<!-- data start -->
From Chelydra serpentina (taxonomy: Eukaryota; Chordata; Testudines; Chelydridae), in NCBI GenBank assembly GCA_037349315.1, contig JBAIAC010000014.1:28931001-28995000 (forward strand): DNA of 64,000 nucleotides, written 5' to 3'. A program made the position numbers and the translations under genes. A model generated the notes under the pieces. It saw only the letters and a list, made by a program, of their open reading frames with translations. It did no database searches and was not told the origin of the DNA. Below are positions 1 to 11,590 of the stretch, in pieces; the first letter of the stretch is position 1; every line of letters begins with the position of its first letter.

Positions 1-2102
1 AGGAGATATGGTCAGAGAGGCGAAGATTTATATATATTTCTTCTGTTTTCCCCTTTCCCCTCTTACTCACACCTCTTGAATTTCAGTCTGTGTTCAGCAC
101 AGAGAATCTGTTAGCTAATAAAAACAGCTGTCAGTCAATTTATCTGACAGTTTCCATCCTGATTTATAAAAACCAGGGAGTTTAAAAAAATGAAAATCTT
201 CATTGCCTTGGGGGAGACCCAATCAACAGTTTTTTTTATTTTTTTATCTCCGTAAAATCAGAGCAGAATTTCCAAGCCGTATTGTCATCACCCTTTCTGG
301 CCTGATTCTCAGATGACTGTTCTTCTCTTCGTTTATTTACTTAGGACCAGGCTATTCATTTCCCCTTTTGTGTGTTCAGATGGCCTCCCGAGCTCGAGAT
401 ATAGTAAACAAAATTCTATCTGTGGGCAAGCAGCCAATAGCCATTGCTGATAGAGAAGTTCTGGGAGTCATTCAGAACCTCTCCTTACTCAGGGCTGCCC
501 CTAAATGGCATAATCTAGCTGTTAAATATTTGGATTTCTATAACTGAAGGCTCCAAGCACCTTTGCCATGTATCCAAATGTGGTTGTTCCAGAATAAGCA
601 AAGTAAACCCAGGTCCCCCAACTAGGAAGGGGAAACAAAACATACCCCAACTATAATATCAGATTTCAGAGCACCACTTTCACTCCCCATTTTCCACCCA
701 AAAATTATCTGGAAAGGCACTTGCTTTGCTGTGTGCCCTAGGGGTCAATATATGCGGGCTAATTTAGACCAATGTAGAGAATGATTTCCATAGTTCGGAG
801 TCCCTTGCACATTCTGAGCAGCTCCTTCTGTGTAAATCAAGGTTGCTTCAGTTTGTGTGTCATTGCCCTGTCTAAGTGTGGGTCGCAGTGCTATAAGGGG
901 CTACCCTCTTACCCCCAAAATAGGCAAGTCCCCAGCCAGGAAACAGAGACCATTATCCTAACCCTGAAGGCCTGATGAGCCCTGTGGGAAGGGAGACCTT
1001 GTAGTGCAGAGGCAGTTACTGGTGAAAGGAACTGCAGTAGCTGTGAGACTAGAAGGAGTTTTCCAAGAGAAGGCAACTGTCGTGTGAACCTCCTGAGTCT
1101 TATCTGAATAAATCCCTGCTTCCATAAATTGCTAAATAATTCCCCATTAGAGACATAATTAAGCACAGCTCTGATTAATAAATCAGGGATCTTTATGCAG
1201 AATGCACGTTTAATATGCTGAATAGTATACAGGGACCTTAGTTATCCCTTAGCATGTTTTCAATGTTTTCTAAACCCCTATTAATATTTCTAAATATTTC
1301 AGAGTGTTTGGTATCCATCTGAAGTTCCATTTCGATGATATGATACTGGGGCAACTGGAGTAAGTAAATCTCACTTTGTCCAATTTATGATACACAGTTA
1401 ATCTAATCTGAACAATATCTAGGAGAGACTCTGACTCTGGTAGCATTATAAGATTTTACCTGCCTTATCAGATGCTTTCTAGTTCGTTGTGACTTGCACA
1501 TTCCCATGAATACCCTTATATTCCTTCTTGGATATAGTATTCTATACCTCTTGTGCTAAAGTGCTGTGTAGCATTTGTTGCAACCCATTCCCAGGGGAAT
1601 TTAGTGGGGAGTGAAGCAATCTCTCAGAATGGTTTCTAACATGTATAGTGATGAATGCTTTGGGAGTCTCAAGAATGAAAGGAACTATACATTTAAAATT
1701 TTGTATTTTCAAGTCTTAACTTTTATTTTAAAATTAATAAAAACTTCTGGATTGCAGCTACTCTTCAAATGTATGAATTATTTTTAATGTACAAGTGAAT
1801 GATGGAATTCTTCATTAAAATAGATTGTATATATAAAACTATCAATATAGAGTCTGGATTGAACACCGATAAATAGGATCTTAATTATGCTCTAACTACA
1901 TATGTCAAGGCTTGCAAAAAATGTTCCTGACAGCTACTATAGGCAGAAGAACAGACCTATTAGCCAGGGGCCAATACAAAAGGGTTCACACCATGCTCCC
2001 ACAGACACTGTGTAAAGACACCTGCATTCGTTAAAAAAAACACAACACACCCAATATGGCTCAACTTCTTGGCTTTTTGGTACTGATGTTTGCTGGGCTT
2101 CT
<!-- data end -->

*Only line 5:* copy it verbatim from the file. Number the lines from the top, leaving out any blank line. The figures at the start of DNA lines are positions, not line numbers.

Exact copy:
201 CATTGCCTTGGGGGAGACCCAATCAACAGTTTTTTTTATTTTTTTATCTCCGTAAAATCAGAGCAGAATTTCCAAGCCGTATTGTCATCACCCTTTCTGG